p.s. Please don't take my comments as criticism. They are meant in a friendly manner. You seem to have done "one hell of a good job" by learning enough to get that amount of systems into one box - I don't understand it, but that shouldn't preclude anyone from wanting to have a go. Afterall, isn't the whole point of this linux thing about choice ?
 
Old 11-10-2005, 10:41 AM   #8
saikee
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I am just trying to find if there is a PC system that Grub cannot boot. Every time I fed it to Grub the bugger just ate it for breakfast. Think I call it a day if I hit 100.
 
Old 11-10-2005, 07:57 PM   #9
bigjohn
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Quote:
Originally posted by saikee
I am just trying to find if there is a PC system that Grub cannot boot. Every time I fed it to Grub the bugger just ate it for breakfast. Think I call it a day if I hit 100.
Well done my friend. Thats what I call dedication and commitment.

regards

John
 
Old 11-18-2005, 10:51 PM   #10
tinybit
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GRUB and LILO always conflict with Windows. And GNU GRUB is not so robust, causing many problems during boot.

So try GRUB for DOS please. It is a cross-platform boot loader based on GNU GRUB. The GRUB.EXE can be started from DOS/Win9x; and GRLDR can be started from BOOT.INI of Windows NT/2K/XP/2003; and even more, the GRUB.EXE can be started from LINUX via the KEXEC tool.

By using GRUB.EXE or GRLDR, you don't have to touch your MBR. It is the safest way coexisting with DOS/Windows.

You needn't install GRUB for DOS. Just run GRUB.EXE from DOS, or append a line of "C:\GRLDR=START GRUB" into your BOOT.INI(restart and select the "START GRUB" menu item), that will do.

Download GRUB for DOS here: http://freshmeat.net/projects/grub4dos/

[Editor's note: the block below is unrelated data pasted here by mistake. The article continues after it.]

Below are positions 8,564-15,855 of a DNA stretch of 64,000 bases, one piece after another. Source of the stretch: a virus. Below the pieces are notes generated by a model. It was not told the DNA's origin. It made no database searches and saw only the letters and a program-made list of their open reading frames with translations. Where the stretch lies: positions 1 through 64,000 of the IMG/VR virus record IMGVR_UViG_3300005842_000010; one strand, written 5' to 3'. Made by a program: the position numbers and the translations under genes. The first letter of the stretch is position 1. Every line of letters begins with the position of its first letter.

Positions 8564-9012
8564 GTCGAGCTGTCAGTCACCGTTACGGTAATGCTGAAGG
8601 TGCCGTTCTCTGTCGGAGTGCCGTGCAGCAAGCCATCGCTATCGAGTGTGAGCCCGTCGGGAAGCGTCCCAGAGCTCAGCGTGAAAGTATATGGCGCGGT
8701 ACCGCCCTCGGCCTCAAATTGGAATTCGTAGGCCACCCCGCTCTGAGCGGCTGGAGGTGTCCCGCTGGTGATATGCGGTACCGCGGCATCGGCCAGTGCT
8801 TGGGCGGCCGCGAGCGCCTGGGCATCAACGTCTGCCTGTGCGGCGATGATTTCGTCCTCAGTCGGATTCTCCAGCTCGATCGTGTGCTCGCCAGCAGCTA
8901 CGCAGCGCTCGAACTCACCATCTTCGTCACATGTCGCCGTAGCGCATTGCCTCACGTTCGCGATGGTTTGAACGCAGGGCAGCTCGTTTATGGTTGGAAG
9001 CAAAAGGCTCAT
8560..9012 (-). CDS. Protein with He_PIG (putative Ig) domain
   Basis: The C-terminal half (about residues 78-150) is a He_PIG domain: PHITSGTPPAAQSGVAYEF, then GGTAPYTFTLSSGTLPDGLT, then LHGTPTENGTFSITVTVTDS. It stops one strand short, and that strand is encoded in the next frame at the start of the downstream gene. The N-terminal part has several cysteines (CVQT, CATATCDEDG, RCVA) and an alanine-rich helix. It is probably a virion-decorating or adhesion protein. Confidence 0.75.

There is a fat12grldr.img file with the GRUB for DOS release. You can create a GRUB bootable floppy with this fat12grldr.img file.

Or, you can just copy GRUB.EXE to your DOS floppy and run GRUB.EXE to enter the GRUB environment.
 
Old 11-20-2005, 01:54 AM   #11
Ynot Irucrem
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Quote:
Originally posted by tinybit
And GNU GRUB is not so robust, causing many problems during boot.
what sort of problems? I've never had a single problem with grub.

Quote:
Originally posted by saikee
I am just trying to find if there is a PC system that Grub cannot boot. Every time I fed it to Grub the bugger just ate it for breakfast. Think I call it a day if I hit 100.
on a related matter, does anyone know if grub can boot a cd yet? I've seen this method, but I wanted to know if grub can do it itself yet.

Last edited by Ynot Irucrem; 11-20-2005 at 01:57 AM.
 
Old 11-20-2005, 04:20 AM   #12
saikee
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I know DOS 7.10 supplied with Grub and one of its booting choice is to boot up a CD instead of from a hard disk or a floppy. Just tried it and it work OK.

I did move neccessary file to a hard disk but the test wasn't successful and I didn't look further. It is simple enough. May be I should get a bit deeper. Noramlly in Grub one can type reboot to transfer the booting to a CD (warm start).

I too did not have much problem with Grub as I used it attached to an operating system and have it residing in several partitions in the box, floppies and CDs.
--------------later addition-----

Ynot Irucrem,

Thanks for the tip. The web site appears to be doing a proper job to get Grub booting a CD. The simple floppy version, which has
Quote:
title to boot from a CD rom
root (fd0)
chainlder /boot/cdboot.bs
works only on floppy and fails to work in a hard disk when (fd0) was subsituted and the cdboot.bs file (512 bytes) copied to a partition. It appears that system hangs because the loading of cdboot.bs was too fast for its own good in the harddisk. To boot up a CD drive with a kernel and initrd looks like a proper job in the quoted web site.

Last edited by saikee; 11-20-2005 at 07:08 AM.
 
Old 11-20-2005, 07:42 AM   #13
tinybit
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> what sort of problems?

All sorts of problems. For instance, people repeatedly report that just after a correct and successful run of root (hd0,X) and setup (hd0) and reboot, the machine hangs. The same report comes to our Chinese forums about 1 per month.
 
Old 11-20-2005, 08:02 AM   #14
tinybit
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Note: The reports mentioned above is about GNU GRUB, because GRUB4DOS is not widely used and the old "root+setup" method is not recommended for use with GRUB4DOS. There is a new way of using BOOTLACE.COM to install GRLDR boot record to the MBR.